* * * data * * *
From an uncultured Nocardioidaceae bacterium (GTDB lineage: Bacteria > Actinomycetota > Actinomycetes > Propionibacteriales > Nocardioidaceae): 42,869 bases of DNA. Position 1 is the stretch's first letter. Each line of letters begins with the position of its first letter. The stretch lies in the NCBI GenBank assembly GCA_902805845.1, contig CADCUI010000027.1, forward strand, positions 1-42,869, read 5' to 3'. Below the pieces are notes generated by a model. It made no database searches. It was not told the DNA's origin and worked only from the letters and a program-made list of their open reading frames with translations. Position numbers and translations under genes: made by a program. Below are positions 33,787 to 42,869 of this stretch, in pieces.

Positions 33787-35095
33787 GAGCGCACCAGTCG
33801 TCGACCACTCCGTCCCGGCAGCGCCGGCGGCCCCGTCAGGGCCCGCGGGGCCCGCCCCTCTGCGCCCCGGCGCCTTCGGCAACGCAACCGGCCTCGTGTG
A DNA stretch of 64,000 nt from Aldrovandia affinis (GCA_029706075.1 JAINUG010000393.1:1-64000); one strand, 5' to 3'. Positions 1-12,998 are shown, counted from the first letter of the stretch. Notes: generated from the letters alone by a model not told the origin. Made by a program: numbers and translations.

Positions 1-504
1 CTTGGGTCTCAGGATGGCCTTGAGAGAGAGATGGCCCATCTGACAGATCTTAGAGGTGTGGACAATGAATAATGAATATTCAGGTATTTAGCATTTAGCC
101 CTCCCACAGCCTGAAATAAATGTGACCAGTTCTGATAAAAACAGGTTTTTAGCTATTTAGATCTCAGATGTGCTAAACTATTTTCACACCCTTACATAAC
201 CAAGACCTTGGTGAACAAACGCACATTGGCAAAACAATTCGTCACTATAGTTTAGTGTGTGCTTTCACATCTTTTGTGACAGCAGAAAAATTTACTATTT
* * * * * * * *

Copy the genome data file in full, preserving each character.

From an uncultured Nocardioidaceae bacterium (GTDB lineage: Bacteria > Actinomycetota > Actinomycetes > Propionibacteriales > Nocardioidaceae): 42,869 bases of DNA. Position 1 is the stretch's first letter. Each line of letters begins with the position of its first letter. The stretch lies in the NCBI GenBank assembly GCA_902805845.1, contig CADCUI010000027.1, forward strand, positions 1-42,869, read 5' to 3'. Below the pieces are notes generated by a model. It made no database searches. It was not told the DNA's origin and worked only from the letters and a program-made list of their open reading frames with translations. Position numbers and translations under genes: made by a program. Below are positions 33,787 to 42,869 of this stretch, in pieces.

Positions 33787-35095
33787 GAGCGCACCAGTCG
33801 TCGACCACTCCGTCCCGGCAGCGCCGGCGGCCCCGTCAGGGCCCGCGGGGCCCGCCCCTCTGCGCCCCGGCGCCTTCGGCAACGCAACCGGCCTCGTGTG
A DNA stretch of 64,000 nt from Aldrovandia affinis (GCA_029706075.1 JAINUG010000393.1:1-64000); one strand, 5' to 3'. Positions 1-12,998 are shown, counted from the first letter of the stretch. Notes: generated from the letters alone by a model not told the origin. Made by a program: numbers and translations.

Positions 1-504
1 CTTGGGTCTCAGGATGGCCTTGAGAGAGAGATGGCCCATCTGACAGATCTTAGAGGTGTGGACAATGAATAATGAATATTCAGGTATTTAGCATTTAGCC
101 CTCCCACAGCCTGAAATAAATGTGACCAGTTCTGATAAAAACAGGTTTTTAGCTATTTAGATCTCAGATGTGCTAAACTATTTTCACACCCTTACATAAC
201 CAAGACCTTGGTGAACAAACGCACATTGGCAAAACAATTCGTCACTATAGTTTAGTGTGTGCTTTCACATCTTTTGTGACAGCAGAAAAATTTACTATTT